Getting to know your neighbors as a foreigner who can’t speak the local language is challenging enough. Add quarantine orders and being confined to a tiny apartment, and you have the perfect recipe for ultimate isolation. We have all developed strategies to feel less lonely. My husband is calling all his friends, our son now has an imaginary friend, and our baby daughter screams with excitement from the balcony every time she spots a human being. I have my own game called “Guess what’s happening behind closed doors.” Every day as I hang laundry on our little balcony, I look at the windows of our neighbors and try to imagine what their lives are like during these times.
Day 1. From the corner of my eye I spot a young woman in the apartment next to ours. I have to take a second look before I realize I’ve already met her. It’s Aruna, the nice lady who was trying to speak English to me. She’s so beautiful! Of course, I couldn’t notice that before since she had been wearing a niqab. I almost feel like I’m intruding, but I keep thinking that she is a real person with a whole life who might go unnoticed day after day. The few words we exchanged convinced me that she was a very warm person. We both planned to get together some time. As I go back inside, I think of how I could befriend her.
Day 5. Hanging clothes to dry again. The only person who seems to be doing laundry as often as me is the lady in no. 3. She lives with her husband and grandkids, and she never, ever smiles. I wonder if there’s anything in this world that brings her joy. Now I spot her in the kitchen cooking. Glued to her, smiling and hugging her tight, is a younger woman, probably her daughter. I’m almost surprised that even grumpy people seem to receive love and give affection. I don’t realize I’m staring until she suddenly looks straight at me. Ouch! In my hurry to get back in the house, I hit my head on the door. I’ll probably have a bump tomorrow.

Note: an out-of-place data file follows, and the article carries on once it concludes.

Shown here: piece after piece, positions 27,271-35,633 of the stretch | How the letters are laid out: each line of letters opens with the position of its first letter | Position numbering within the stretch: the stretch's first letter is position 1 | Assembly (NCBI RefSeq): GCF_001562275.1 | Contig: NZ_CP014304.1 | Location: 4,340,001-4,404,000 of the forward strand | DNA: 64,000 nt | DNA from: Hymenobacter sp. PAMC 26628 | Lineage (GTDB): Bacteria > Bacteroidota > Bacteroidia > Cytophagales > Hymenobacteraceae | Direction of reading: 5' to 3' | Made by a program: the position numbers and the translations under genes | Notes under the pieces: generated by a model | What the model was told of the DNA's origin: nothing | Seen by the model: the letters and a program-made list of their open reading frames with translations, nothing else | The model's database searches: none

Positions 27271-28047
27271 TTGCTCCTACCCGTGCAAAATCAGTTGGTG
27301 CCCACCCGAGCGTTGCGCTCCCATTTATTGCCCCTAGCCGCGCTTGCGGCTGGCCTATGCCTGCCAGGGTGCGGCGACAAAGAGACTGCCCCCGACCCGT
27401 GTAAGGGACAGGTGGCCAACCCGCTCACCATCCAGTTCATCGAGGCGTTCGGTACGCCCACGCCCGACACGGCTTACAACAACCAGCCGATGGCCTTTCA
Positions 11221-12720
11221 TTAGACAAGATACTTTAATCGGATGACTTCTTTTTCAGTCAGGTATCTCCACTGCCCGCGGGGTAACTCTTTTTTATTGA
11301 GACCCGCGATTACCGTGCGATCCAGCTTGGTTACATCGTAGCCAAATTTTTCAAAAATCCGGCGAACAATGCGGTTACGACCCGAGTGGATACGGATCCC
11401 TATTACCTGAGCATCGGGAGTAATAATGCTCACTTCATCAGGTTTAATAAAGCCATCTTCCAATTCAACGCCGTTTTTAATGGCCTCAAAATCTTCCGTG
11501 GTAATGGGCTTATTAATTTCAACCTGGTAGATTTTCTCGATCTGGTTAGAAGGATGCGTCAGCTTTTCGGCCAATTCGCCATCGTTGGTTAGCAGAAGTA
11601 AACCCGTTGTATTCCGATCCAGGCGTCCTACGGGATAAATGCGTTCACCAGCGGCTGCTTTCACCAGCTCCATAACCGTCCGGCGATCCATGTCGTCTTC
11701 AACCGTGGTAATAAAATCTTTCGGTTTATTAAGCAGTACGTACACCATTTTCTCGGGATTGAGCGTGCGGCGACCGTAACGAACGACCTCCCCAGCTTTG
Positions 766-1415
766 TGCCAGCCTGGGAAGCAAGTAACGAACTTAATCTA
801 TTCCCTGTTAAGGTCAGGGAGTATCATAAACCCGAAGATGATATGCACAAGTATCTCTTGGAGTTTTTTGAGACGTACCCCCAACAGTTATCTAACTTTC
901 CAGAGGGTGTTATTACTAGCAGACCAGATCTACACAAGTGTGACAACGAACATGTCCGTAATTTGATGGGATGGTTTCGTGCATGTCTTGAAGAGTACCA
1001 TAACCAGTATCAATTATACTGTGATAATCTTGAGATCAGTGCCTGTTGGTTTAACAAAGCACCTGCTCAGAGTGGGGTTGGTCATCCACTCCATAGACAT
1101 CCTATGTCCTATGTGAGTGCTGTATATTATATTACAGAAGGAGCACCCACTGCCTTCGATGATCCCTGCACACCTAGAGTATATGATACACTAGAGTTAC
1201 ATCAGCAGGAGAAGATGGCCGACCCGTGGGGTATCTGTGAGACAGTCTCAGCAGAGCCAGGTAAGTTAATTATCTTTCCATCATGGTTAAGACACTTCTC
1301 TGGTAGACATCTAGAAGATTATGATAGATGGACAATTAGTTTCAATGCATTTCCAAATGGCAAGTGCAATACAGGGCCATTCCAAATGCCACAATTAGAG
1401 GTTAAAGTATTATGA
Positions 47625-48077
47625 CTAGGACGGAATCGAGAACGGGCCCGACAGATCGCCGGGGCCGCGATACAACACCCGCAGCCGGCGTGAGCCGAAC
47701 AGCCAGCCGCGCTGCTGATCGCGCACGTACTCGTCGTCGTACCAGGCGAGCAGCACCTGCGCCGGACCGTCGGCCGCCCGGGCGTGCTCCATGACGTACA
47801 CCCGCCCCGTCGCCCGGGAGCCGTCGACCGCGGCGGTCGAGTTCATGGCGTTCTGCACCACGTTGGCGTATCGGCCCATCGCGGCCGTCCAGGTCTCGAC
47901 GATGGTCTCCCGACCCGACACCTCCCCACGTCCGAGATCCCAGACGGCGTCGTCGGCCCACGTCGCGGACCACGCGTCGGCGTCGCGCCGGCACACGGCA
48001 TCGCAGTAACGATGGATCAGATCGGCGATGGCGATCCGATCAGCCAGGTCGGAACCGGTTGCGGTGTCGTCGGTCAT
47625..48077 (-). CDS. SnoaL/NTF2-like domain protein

Day 15. Out on the balcony adjusting the heater. Thick cigarette smoke makes me cough and forces me back inside. The neighbors below us must be home. They are legendary—we know they exist, but we never see them. However, we can smell their cigarettes.
Day 17. The kids from no. 3 are out in the yard playing and shouting while their grandfather supervises them. I’m outside again to get some veggies from our improvised pantry. I accidentally drop a big onion. Oh no, it’s going to roll off the balcony! Frozen and unable to react, I think, Great. Now they’ll know me as the clumsy lady who dropped a heavy onion in their kid’s head! Fortunately, the onion falls onto the concrete and misses every tiny head. Now I have been forced out of my hiding. I try to call down an apology, but I’m drowned out by the kids’ laughter. Their grandfather is laughing as well, and he assures me that it’s no problem. I start laughing, too. The boy keeps waving and saying “Hello” repeatedly, while the girl looks up and continues to laugh, probably expecting another onion to drop. I go back inside thinking that maybe we have a shot at making friends. Thank you, onion.
Day 20. I just found out that Aruna, her husband and her little son suddenly moved out. I hope they are okay. I wish I had gotten to know them better during their short stay.
I can’t wait to get outside again and meet new people. Yes, they are all people. They might be hiding behind an intimidating look, a sober face, a niqab or even cigarette smoke. But they all live, work, love, suffer and hope like we do. I’m looking forward to the day when we’ll be able to talk with them, know their dreams and fears and introduce them to Jesus. In the meantime, please pray that we will be ready to make the best of every opportunity He gives us, even if it’s just through an ordinary onion.